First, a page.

Today, the United States and the European Union have decided to share a common standard for their next-generation geo-positioning systems, the EU's Galileo Open Service and the US's GPS IIIA. Called MBOC, it will allow companies to develop one type of receiver compatible with both networks. Will this affect your life today?
In a word: no. The Galileo program means nothing but a bunch of protocols and plans at this point, with eurocrats still scrambling to fix the mess that eight euro companies left behind them. At this point, there's only one Galileo test satellite in orbit. The other one is grounded for technical reasons and the German Transport Minister was recently quoted saying "Galileo is in a dead-end street."
It doesn't matter, because according to the European Commission, the agreement "underscores Europe's commitment to interoperability between Galileo and GPS and to managing the Galileo programme in an innovative partnership with the US." Translated from euro-yaddayadda: "we are oh-so-glad that the US is trying to save our butts once again."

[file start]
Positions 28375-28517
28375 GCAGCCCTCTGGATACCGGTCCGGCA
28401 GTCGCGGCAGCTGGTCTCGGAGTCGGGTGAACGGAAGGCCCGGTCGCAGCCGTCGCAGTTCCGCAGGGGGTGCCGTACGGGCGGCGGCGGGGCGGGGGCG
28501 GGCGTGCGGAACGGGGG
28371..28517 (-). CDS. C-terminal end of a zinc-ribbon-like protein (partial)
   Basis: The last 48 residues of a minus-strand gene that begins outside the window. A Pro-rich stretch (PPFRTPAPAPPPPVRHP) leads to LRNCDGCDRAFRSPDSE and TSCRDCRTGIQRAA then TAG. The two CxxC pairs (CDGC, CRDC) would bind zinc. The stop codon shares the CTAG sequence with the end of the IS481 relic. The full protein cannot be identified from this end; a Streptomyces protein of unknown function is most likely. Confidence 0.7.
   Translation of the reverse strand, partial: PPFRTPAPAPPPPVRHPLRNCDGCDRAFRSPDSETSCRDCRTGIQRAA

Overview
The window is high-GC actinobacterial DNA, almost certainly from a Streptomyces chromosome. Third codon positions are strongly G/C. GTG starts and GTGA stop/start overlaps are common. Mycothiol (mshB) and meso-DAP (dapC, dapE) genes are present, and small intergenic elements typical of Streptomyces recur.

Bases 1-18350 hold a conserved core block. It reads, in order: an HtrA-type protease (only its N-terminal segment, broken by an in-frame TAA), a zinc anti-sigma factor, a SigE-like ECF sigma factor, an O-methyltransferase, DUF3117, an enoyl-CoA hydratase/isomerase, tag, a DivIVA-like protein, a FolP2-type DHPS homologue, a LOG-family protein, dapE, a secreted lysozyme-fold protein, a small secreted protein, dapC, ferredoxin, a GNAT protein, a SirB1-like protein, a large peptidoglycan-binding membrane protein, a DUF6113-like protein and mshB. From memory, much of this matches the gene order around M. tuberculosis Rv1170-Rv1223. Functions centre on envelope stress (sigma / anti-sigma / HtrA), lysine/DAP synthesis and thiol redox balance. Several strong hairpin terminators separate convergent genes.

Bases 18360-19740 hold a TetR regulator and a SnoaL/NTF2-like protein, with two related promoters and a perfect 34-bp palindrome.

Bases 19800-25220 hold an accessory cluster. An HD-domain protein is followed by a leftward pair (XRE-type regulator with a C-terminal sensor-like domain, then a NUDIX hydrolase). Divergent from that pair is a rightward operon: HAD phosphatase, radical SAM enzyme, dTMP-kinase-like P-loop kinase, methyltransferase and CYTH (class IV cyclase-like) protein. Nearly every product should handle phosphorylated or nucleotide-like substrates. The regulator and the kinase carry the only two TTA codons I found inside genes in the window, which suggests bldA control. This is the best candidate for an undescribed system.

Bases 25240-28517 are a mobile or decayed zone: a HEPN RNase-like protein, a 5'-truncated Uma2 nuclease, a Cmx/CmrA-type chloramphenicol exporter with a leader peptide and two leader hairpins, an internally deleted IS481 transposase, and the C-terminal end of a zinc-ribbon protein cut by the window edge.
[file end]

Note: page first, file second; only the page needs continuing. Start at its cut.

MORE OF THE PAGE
The EC director general Matthias Ruete went even further, saying the agreement should "facilitate the rapid acceptance of Galileo in global markets side by side with GPS." That would be great, if we were in 2035 and there was a Galileo system anywhere.
So whether you are American or European, rest at peace tonight knowing that the next time you travel around other countries your geo-positioning kit will work perfectly. Just like it has been working since the beginning, without this insignificant-for-now agreement. Disclaimer: the author of this post is European and lives/enjoys/suffers Europe as much as the next European. [Business Week and Forbes]